As the contract extensions for Jonathan Toews and Patrick Kane were announced to the media yesterday, let’s take a look at the ramifications these two identical deals will have on the construction of the team.
Both players will receive a total of $84 million over an eight-year span, meaning each will be with the Blackhawks through the 2022-23 season. At the conclusion of the contracts, Kane will be 34 years old while Toews will be turning 35 at the end of April, 2023 at which point both will assuredly be able to grow much better playoff beards than the ones they’ve recently been sporting.
Part of the reason these deals came together so quickly is a shared desire by both players to stay in Chicago – and why shouldn’t they? Both players have grown into their stardom from a young age with the Blackhawks, as amazingly both have played seven seasons beginning in 2007-08 and have won two Stanley Cup championships.
When discussing the contract extensions and the difficulty there is to find, and hold onto, star players, general manager Stan Bowman had this to say about Kane and Toews:
They want to be here. It’s not even a discussion point. I’m just thrilled we have two of them. Most teams would die to have one of these players on their team. We have two of them here. We’re very fortunate.
As far as the numbers go, each player will receive a total signing bonus of $44 million and salaries totaling $40 million over the course of their contracts. During each of the first three years, Kane and Toews will receive $13.8 million apiece, which will tie them for the second highest salary in the NHL at the start of the 2015-16 season. Beginning in 2016-17, Kane and Toews are set to be the highest paid players in the NHL.
If there was any notion that Kane and Toews signed for anywhere near a hometown discount, erase that thought. The extensions the two superstars signed will make them the highest paid players in the NHL on an average annual basis – and they deserve it.
However, starting in 2015-16, the Blackhawks will feel the cap crunch grow much tighter than in years past. Instead of counting for $6.3 million against the cap as they do for the upcoming season, Kane and Toews will soon account for $10.5 million each. The next highest cap hits on the books will be Patrick Sharp at $5.9 million, Marian Hossa at $5.275 million and Bryan Bickell at $4 million.This means that more pressure than ever before will be put on the Blackhawks’ player development. According to general manager Stan Bowman:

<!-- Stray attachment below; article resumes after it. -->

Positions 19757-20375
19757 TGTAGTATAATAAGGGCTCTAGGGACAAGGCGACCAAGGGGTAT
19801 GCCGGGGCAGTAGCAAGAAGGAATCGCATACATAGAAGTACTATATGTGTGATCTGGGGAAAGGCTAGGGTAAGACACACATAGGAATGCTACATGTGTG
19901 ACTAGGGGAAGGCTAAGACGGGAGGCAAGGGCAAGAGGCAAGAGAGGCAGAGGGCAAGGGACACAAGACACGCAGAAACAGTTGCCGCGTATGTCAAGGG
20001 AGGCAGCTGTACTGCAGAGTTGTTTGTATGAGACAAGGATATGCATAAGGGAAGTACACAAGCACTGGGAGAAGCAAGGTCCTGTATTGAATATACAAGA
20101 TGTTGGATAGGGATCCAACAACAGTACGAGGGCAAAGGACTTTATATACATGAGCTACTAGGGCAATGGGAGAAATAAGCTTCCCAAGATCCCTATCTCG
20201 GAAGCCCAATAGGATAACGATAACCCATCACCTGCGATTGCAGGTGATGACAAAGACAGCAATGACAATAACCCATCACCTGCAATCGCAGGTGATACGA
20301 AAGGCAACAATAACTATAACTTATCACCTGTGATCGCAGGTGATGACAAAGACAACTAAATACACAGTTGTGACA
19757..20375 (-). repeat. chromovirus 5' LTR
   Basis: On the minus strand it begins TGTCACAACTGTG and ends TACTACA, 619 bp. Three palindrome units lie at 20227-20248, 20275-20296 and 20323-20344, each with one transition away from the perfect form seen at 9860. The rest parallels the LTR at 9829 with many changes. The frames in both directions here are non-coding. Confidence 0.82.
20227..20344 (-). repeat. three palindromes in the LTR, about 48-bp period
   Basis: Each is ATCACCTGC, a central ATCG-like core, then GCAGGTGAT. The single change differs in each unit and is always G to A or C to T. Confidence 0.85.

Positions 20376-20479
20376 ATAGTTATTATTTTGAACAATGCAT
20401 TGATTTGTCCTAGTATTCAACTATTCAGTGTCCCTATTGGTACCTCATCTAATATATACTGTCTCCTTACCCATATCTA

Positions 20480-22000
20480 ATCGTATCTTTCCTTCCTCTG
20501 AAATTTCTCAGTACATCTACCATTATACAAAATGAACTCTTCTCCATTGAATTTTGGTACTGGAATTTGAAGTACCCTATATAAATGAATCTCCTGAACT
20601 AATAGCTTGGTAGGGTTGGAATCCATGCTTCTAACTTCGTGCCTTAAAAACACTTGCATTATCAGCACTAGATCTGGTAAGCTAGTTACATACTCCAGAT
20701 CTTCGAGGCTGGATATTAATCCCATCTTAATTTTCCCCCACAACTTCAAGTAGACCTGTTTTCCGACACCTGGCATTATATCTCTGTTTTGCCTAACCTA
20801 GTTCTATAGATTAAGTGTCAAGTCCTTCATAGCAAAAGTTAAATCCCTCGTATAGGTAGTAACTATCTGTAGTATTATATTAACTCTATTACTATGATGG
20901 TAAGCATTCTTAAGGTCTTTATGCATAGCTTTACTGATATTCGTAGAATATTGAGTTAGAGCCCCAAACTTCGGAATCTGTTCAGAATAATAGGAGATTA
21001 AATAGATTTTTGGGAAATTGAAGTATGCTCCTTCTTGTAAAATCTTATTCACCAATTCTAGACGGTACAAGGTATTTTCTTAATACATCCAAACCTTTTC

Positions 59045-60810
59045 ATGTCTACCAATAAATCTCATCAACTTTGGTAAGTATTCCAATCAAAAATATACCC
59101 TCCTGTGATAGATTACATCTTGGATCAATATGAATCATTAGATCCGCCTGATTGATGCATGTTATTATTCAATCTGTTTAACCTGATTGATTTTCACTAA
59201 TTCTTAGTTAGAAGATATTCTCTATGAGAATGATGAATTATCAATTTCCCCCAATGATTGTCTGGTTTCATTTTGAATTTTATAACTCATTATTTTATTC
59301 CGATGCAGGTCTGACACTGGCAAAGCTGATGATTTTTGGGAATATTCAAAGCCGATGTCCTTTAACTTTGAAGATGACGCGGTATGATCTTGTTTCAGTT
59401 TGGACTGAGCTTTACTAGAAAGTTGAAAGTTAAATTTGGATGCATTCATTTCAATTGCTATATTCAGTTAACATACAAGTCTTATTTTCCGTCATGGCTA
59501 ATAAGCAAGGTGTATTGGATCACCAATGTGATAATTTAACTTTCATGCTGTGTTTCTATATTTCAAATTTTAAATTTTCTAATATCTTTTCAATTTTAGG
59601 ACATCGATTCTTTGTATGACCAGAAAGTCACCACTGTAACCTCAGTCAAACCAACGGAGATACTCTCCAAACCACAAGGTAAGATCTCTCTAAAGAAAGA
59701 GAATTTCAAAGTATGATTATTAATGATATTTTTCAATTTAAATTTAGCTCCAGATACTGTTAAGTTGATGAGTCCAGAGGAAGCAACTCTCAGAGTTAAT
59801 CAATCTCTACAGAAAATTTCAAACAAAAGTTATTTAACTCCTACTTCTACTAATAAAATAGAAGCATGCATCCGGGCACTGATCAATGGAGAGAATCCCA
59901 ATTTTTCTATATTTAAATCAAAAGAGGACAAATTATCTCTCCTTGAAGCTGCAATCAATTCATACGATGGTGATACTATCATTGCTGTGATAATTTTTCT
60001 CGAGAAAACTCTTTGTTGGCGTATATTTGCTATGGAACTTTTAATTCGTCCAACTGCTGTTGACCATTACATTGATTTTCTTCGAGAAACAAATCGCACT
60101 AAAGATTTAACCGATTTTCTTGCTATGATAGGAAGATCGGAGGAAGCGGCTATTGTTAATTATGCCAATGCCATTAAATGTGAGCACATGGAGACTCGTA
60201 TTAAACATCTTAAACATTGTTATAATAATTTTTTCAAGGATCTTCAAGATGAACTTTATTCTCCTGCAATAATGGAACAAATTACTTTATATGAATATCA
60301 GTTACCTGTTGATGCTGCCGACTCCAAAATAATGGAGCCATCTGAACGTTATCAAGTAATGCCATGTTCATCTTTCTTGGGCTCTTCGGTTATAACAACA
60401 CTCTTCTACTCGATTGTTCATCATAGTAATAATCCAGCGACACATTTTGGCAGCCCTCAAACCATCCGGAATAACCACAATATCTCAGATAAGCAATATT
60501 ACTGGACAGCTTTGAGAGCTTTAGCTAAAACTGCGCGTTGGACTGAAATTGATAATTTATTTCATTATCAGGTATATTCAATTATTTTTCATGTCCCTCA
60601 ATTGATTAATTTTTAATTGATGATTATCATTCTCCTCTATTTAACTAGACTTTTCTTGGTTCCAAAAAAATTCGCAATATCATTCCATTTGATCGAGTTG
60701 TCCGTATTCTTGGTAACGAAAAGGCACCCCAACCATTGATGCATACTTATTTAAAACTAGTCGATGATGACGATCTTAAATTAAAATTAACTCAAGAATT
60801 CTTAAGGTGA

The rest of the stuff will work itself out. We put a lot of work into finding young players and surrounding these guys with a great supporting cast.
True to Bowman’s point, the Blackhawks have already done a fantastic job of finding young, cost-controlled players to fill out an effective supporting cast, most notably developing forwards Andrew Shaw (22 years old) and Brandon Saad (21 years old). Saad finished the past season with 19 goals, 28 assists and a +20 rating while Shaw finished with 20 goals, 19 assists and a +12 rating.
In time the Blackhawks hope that Jeremy Morin, who spent the season on a never-ending ride back and forth from Rockford to Chicago, as well as the much talked about Teuvo Teravainen can take a more expanded role on offense. In his limited ice time last year, Morin made the most of his opportunities and led the Blackhawks with a 62.6 Corsi percentage and a 23.7 Corsi Relative. Both Morin and Teravainen should continue to see an expanded role during the first few years of the Kane and Toews extensions.
In addition to the young forwards, the Blackhawks will receive defensive reinforcements from recent draft picks, including 2011 second-round pick Adam Clendenig and 2010 second-round pick Adam Johns. Johns recently signed with the Hawks in April after spending four years at Notre Dame and at 6-foot-4, 225 pounds he may be ready for the NHL this season. Clendenig may also be ready to come up this year after leading Rockford in points last season. The Blackhawks have drafted well recently and the team should be able to continue to surround Kane, Toews and the other Hawks playmakers with young, cost-controlled talent.
At the end of the day, Patrick Kane and Jonathan Toews chose to negotiate their extensions a year before free agency for one reason: they love being Chicago Blackhawks. If either or both had instead decided to go out and test the market in free agency a year from now, no one would have held it against them. That is their right as players and they have clearly earned it. Instead, the two ensured the undying love of Chicagoans for another eight years, and likely more beyond that with unprecedented twin contract extensions.
Seriously, how many times has this been done in sports, where two superstars jointly decide they want to stay with the team that brought them into the league and signed identical contract extensions? Every Blackhawks fan should count him-or herself lucky, not only for the two recent championships, but also for the blessing of being able to watch these two superstars mature and amaze us with each game they take the ice.
All numbers courtesy of CapGeek.com